Instead, for modeling purposes, errors are introduced into the computed gravity measurements, simulating measurement errors, and the calculation for Sw is performed using equation (5). It would be inappropriate to simply generate normally distributed errors for this purpose, since as shown in FIG. 3 the observed distribution is not Gaussian. It was felt that the observed error distribution would be more representative of the real problem. Therefore, a random selection of an error value from the source group of 147 was made. This was arithmetically added to the first gravity reading and the resulting error value was removed from the source group. Next, another error value was selected and added to a second gravity reading, and that value was removed from the group. This was continued until all computed gravity readings had been distorted by an error. Of course, as shown in the distribution group of FIG. 3, many errors were zero. These error perturbed gravity readings were then smoothed by one of several means prior to computing Sw.
It will be appreciated that one has a choice of the method of oversampling. The selection is influenced by the cost of the log in practice. For example, 10,000 gravity readings would result in a very small error in Sw but would be prohibitive in cost. For the present example, a conservative figure of approximately 100 readings over a 180 foot interval was chosen which would reduce the logging costs to a tolerable figure.
Given 90-100 readings one can go either of two routes: (a) sample a few stations many times and remove "obviously" bad readings, (b) sample more stations a lesser number of times and apply a form of smoothing to the entire ensemble. The results of both routes are presented separately.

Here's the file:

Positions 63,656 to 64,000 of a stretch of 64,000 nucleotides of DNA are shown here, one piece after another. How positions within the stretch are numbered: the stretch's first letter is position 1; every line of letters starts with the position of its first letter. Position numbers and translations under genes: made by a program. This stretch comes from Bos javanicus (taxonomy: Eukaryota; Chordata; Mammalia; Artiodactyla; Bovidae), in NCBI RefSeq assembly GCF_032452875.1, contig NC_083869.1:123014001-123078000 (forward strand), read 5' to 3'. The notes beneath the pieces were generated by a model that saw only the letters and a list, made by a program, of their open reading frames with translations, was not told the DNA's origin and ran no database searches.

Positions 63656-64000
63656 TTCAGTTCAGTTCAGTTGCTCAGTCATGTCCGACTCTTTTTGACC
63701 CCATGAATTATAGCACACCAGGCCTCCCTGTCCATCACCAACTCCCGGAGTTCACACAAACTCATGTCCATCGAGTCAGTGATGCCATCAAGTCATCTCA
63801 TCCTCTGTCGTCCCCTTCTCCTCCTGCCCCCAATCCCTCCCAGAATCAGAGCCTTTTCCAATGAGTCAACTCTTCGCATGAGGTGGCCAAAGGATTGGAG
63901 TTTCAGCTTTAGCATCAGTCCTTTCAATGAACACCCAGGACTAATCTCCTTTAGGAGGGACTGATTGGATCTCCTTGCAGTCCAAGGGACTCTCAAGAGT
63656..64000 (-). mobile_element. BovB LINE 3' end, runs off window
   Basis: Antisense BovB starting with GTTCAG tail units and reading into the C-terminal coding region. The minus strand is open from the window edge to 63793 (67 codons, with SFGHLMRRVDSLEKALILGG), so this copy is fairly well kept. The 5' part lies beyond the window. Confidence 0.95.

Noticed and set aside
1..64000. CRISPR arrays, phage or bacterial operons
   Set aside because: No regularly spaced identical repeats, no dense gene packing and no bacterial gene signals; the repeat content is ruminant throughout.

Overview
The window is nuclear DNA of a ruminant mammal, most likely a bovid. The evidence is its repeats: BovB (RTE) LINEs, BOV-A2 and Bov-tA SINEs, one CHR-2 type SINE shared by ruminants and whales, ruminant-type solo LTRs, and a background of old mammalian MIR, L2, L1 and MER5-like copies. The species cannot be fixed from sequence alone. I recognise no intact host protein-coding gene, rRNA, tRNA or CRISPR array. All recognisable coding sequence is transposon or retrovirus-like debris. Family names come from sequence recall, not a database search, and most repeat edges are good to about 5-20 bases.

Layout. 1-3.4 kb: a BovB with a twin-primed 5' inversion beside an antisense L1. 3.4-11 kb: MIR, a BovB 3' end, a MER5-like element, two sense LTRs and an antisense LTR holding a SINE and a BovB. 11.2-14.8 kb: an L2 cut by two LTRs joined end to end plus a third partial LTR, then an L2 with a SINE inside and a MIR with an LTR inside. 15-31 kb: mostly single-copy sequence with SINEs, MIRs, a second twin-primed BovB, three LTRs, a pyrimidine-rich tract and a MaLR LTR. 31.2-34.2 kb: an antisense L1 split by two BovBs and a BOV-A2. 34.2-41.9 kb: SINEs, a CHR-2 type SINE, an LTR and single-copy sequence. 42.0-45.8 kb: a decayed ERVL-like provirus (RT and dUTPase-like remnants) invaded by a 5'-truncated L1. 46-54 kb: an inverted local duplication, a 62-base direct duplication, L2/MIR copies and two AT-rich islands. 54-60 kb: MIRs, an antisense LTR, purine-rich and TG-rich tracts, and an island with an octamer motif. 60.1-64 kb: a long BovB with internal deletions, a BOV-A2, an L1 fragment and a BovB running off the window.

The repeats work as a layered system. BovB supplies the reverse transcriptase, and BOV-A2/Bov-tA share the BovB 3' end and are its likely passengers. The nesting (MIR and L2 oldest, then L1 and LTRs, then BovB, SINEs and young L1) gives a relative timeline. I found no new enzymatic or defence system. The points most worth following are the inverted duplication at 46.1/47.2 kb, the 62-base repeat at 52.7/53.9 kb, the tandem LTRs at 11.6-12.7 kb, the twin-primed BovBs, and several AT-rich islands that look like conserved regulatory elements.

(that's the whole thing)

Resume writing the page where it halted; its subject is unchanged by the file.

For the example, the assumption is made that the reservoir has been produced such that the oil-water contact has risen 100 feet and that the contact is discontinuous. Capillary pressure functions could be added in a real situation. We also assume a uniform 30 percent residual oil saturation.
We first calculate results based on ten simulated gravity readings taken at stations separated from one another by 20 feet. At each station the data was examined and readings which had repeat errors greater than 12 μgal were rejected. The retained readings are graphed in FIG. 4 by the dotted line marked "BHGM Sw " (for "borehole gravity meter Sw "). The mean of the retained points was then used to compute Sw using equation (5); the results are shown marked "actual Sw " in FIG. 4. In this and in subsequent figures, depth is referenced to the top of the interval examined, i.e., 8500 to 8680 feet.
The largest departure from the 70 percent Sw line is between 140 and 160 feet but this departure is only five saturation percent. Averaged over the full 100 feet, the error in Sw is two saturation percent. According to the Interstate Oil Compact Commission's classification, these results border between excellent and good. Again, however, it is emphasized that a good knowledge of porosity, e.g., from actual core samples, is a major prerequisite to these results.
We now go through a similar procedure, based on five simulated readings each at stations separated by 10 feet. Again we reject any repeat error greater than 12 μgal. FIG. 5 shows the result and the corresponding data scatter due to fewer readings per station.
The objection could be made that rejecting gravity readings which depart from the mean by more than some arbitrary value is not objective. Consistency is observed to reduce any error thus caused. Furthermore, the following equation, which weights reading according to their closeness to the mean, is of use: ##EQU5## Here the Xi's are the individual readings, X is the mean of the group of readings at a station and Y is the weighted resultant. FIG. 6 shows a plot of the data of FIG. 4 using the full error distribution and the exclusion property of equation (7). The values of n and a chosen, 10 and 8 respectively, were chosen to reduce the influence of by a highly deviant reading. Again, residual oil fluctuates ±4 saturation percent about the true value--an acceptable degree of error. Using Equation 7 again we looked at the example of 5 readings per station spaced 10 feet apart (as in FIG. 5); results are shown in FIG. 7 and are similar to those of FIG. 5, in showing the scatter due to reduced sampling rate.